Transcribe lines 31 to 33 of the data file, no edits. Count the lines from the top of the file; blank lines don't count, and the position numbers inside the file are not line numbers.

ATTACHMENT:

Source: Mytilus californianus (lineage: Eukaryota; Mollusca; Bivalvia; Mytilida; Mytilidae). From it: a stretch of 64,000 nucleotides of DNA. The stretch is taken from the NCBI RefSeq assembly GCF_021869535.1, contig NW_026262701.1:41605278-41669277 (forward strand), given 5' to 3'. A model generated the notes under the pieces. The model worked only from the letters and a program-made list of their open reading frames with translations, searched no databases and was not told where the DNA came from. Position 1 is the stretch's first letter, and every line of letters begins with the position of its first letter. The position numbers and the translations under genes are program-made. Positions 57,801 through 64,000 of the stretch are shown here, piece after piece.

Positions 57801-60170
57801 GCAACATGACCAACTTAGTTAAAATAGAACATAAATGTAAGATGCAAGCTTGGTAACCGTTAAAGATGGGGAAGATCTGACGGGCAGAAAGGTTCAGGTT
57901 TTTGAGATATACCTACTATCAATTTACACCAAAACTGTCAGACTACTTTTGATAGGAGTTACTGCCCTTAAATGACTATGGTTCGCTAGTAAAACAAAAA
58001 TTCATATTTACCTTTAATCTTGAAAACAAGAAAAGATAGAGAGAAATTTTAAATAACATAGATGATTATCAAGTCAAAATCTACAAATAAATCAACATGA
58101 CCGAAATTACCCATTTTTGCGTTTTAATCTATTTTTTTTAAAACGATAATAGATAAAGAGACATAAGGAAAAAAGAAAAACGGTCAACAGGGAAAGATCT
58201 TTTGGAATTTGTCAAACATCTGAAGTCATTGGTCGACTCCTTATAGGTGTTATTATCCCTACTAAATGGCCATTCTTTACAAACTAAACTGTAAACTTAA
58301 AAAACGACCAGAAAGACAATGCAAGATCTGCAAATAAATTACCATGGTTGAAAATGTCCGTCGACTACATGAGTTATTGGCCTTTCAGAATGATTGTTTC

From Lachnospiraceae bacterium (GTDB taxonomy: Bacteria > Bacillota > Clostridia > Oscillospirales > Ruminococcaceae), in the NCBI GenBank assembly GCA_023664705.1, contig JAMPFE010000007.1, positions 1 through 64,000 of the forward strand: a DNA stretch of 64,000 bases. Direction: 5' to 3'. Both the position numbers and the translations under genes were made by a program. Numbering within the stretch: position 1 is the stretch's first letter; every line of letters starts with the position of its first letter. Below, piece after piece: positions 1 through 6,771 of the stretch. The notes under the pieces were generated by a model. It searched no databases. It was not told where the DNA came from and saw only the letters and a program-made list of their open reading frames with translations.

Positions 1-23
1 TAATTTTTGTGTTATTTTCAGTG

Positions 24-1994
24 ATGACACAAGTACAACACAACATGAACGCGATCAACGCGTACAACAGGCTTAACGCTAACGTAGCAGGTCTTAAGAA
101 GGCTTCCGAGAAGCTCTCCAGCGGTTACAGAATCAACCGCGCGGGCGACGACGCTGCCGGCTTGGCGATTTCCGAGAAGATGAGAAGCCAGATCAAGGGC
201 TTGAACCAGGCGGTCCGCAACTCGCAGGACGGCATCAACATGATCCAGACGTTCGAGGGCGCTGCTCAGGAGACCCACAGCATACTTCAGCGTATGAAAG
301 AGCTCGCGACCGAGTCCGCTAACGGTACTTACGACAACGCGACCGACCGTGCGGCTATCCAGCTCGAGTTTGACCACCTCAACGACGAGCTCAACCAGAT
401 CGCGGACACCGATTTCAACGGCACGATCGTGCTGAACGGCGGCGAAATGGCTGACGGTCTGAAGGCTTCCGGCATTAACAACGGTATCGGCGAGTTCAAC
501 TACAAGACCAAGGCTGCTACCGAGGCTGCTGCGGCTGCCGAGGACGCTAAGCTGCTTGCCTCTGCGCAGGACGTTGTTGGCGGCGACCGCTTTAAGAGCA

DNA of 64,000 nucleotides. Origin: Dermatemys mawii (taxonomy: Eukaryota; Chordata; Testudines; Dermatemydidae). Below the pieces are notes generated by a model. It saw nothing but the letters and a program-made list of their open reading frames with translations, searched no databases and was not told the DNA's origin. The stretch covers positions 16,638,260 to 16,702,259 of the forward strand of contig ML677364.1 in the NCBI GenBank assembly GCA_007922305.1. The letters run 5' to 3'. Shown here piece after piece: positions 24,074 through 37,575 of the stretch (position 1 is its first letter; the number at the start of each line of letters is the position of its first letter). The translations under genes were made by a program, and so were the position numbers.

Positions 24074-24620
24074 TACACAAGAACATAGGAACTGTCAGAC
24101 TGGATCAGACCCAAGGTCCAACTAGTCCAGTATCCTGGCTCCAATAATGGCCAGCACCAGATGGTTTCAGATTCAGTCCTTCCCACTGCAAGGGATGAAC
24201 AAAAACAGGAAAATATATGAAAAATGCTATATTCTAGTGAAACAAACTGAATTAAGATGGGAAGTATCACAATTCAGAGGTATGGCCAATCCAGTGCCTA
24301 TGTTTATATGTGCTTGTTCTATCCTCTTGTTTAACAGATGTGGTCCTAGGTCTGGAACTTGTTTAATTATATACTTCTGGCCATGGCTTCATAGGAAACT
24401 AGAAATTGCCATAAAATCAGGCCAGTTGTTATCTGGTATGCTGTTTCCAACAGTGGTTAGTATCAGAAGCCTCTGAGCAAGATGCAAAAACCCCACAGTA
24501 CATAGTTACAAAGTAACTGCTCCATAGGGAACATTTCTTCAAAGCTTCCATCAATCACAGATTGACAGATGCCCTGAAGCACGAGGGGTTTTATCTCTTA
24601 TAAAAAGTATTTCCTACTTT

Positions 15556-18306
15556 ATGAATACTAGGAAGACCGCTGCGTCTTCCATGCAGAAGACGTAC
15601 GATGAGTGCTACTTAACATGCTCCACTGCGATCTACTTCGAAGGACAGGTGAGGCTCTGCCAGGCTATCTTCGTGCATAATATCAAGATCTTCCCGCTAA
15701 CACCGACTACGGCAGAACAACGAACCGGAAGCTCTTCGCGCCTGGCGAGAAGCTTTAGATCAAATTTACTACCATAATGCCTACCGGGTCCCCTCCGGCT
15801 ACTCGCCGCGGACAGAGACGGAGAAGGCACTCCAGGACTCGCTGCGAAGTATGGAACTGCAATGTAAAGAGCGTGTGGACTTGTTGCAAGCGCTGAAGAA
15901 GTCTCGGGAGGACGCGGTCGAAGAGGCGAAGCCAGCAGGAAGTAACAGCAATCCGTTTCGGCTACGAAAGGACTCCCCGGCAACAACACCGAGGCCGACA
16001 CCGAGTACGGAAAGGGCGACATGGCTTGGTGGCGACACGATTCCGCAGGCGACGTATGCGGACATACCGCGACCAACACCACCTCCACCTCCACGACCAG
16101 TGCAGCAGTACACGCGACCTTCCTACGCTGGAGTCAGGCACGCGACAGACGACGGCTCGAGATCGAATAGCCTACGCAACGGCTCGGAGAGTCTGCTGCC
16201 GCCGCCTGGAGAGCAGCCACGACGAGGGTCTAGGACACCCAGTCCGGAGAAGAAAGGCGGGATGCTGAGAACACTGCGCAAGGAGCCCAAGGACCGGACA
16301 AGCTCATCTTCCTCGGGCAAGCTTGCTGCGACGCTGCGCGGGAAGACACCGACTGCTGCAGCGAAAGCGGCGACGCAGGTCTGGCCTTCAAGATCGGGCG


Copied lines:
15701 CACCGACTACGGCAGAACAACGAACCGGAAGCTCTTCGCGCCTGGCGAGAAGCTTTAGATCAAATTTACTACCATAATGCCTACCGGGTCCCCTCCGGCT
15801 ACTCGCCGCGGACAGAGACGGAGAAGGCACTCCAGGACTCGCTGCGAAGTATGGAACTGCAATGTAAAGAGCGTGTGGACTTGTTGCAAGCGCTGAAGAA
15901 GTCTCGGGAGGACGCGGTCGAAGAGGCGAAGCCAGCAGGAAGTAACAGCAATCCGTTTCGGCTACGAAAGGACTCCCCGGCAACAACACCGAGGCCGACA